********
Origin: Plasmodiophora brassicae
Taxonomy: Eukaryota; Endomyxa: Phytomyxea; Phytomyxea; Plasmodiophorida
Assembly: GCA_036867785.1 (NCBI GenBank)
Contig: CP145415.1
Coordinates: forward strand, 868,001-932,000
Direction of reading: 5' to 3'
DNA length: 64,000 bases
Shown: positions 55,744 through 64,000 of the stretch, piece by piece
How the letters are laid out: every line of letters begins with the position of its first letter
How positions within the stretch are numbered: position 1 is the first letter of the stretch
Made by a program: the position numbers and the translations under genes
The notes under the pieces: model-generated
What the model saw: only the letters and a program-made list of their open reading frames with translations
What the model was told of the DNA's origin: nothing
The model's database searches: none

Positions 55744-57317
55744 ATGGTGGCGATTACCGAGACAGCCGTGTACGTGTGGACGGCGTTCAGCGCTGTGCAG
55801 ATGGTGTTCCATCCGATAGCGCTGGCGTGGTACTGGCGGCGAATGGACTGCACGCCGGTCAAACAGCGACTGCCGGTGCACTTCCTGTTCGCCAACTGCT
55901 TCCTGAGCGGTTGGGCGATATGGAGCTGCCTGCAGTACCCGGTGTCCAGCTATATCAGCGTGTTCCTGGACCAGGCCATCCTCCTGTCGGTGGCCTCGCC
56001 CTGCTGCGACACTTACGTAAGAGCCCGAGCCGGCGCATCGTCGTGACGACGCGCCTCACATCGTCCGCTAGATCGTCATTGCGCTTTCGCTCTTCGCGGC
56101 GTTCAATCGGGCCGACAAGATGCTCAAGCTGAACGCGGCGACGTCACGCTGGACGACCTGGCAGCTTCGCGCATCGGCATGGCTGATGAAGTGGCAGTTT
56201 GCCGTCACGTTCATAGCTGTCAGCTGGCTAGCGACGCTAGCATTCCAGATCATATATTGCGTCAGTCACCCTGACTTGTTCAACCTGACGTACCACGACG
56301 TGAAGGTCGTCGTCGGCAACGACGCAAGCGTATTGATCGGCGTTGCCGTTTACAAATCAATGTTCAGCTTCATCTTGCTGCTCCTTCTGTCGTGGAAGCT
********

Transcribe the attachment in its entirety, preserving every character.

Origin: Plasmodiophora brassicae
Taxonomy: Eukaryota; Endomyxa: Phytomyxea; Phytomyxea; Plasmodiophorida
Assembly: GCA_036867785.1 (NCBI GenBank)
Contig: CP145415.1
Coordinates: forward strand, 868,001-932,000
Direction of reading: 5' to 3'
DNA length: 64,000 bases
Shown: positions 55,744 through 64,000 of the stretch, piece by piece
How the letters are laid out: every line of letters begins with the position of its first letter
How positions within the stretch are numbered: position 1 is the first letter of the stretch
Made by a program: the position numbers and the translations under genes
The notes under the pieces: model-generated
What the model saw: only the letters and a program-made list of their open reading frames with translations
What the model was told of the DNA's origin: nothing
The model's database searches: none

Positions 55744-57317
55744 ATGGTGGCGATTACCGAGACAGCCGTGTACGTGTGGACGGCGTTCAGCGCTGTGCAG
55801 ATGGTGTTCCATCCGATAGCGCTGGCGTGGTACTGGCGGCGAATGGACTGCACGCCGGTCAAACAGCGACTGCCGGTGCACTTCCTGTTCGCCAACTGCT
55901 TCCTGAGCGGTTGGGCGATATGGAGCTGCCTGCAGTACCCGGTGTCCAGCTATATCAGCGTGTTCCTGGACCAGGCCATCCTCCTGTCGGTGGCCTCGCC
56001 CTGCTGCGACACTTACGTAAGAGCCCGAGCCGGCGCATCGTCGTGACGACGCGCCTCACATCGTCCGCTAGATCGTCATTGCGCTTTCGCTCTTCGCGGC
56101 GTTCAATCGGGCCGACAAGATGCTCAAGCTGAACGCGGCGACGTCACGCTGGACGACCTGGCAGCTTCGCGCATCGGCATGGCTGATGAAGTGGCAGTTT
56201 GCCGTCACGTTCATAGCTGTCAGCTGGCTAGCGACGCTAGCATTCCAGATCATATATTGCGTCAGTCACCCTGACTTGTTCAACCTGACGTACCACGACG
56301 TGAAGGTCGTCGTCGGCAACGACGCAAGCGTATTGATCGGCGTTGCCGTTTACAAATCAATGTTCAGCTTCATCTTGCTGCTCCTTCTGTCGTGGAAGCT